My bold personal move this fall was to enroll in a beginner’s improv class. I love it! The core principles of good improv have much in common with good coaching, good meetings and good management conversations. The life blood of improv is the ability of one person to fully hear and embrace what their partner(s) says – without dismissing the message or the intentions and emotions that are behind it.
An improv skit dies if one performer does not build on what their partner puts out there. The performers don’t seem competent, and the audience checks out. Unfortunately, it may not be as obvious when a workplace conversation has unraveled, and if we do see it, we do not understand the causes. A meeting may stay cordial, voices will continue to interject, but the quality and quantity of actual collective progress is diminished. We hear a lot of “yes, but….” as everyone operates in their own lane, fueled primarily by their own preexisting assumptions and ideas rather than by peer contributions. If we don’t build on each other’s current thinking, with the “yes, and…” philosophy of improv, then collaboration erodes and decisions do not align.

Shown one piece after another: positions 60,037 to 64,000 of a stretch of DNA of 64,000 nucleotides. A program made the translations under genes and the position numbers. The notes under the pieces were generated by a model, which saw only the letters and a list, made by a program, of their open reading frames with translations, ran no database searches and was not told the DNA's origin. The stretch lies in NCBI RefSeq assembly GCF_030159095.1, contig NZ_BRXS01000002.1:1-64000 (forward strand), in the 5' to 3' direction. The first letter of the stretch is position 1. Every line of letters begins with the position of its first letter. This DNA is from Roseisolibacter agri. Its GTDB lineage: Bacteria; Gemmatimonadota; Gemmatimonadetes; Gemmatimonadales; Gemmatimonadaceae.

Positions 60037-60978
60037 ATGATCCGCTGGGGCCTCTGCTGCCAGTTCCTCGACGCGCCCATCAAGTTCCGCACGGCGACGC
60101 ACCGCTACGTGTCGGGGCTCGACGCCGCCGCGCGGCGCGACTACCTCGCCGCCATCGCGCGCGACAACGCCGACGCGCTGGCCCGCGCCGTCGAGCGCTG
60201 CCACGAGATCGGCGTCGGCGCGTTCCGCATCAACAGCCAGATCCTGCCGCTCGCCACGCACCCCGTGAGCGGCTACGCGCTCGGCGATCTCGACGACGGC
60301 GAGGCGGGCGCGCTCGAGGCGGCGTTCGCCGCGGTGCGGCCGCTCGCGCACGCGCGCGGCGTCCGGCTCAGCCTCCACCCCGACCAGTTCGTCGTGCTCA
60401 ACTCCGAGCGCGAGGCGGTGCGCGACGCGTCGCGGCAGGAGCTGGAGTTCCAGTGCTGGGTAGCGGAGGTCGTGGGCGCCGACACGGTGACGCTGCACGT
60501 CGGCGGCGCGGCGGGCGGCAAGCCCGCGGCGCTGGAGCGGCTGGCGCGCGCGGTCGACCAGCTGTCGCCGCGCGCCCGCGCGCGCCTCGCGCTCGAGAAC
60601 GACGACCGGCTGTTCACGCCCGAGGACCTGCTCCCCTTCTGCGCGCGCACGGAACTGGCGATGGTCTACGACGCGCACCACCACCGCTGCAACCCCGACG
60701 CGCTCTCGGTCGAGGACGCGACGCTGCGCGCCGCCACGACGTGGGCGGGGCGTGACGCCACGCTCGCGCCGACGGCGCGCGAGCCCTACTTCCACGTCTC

I challenge you to explicitly validate colleagues more often, even if you agree with only part of their viewpoint. If you can say, “Yes, and…” instead of “Yes, but…” you will actually stay in meaningful conversations longer, until more is learned, more is accomplished and more is agreed upon.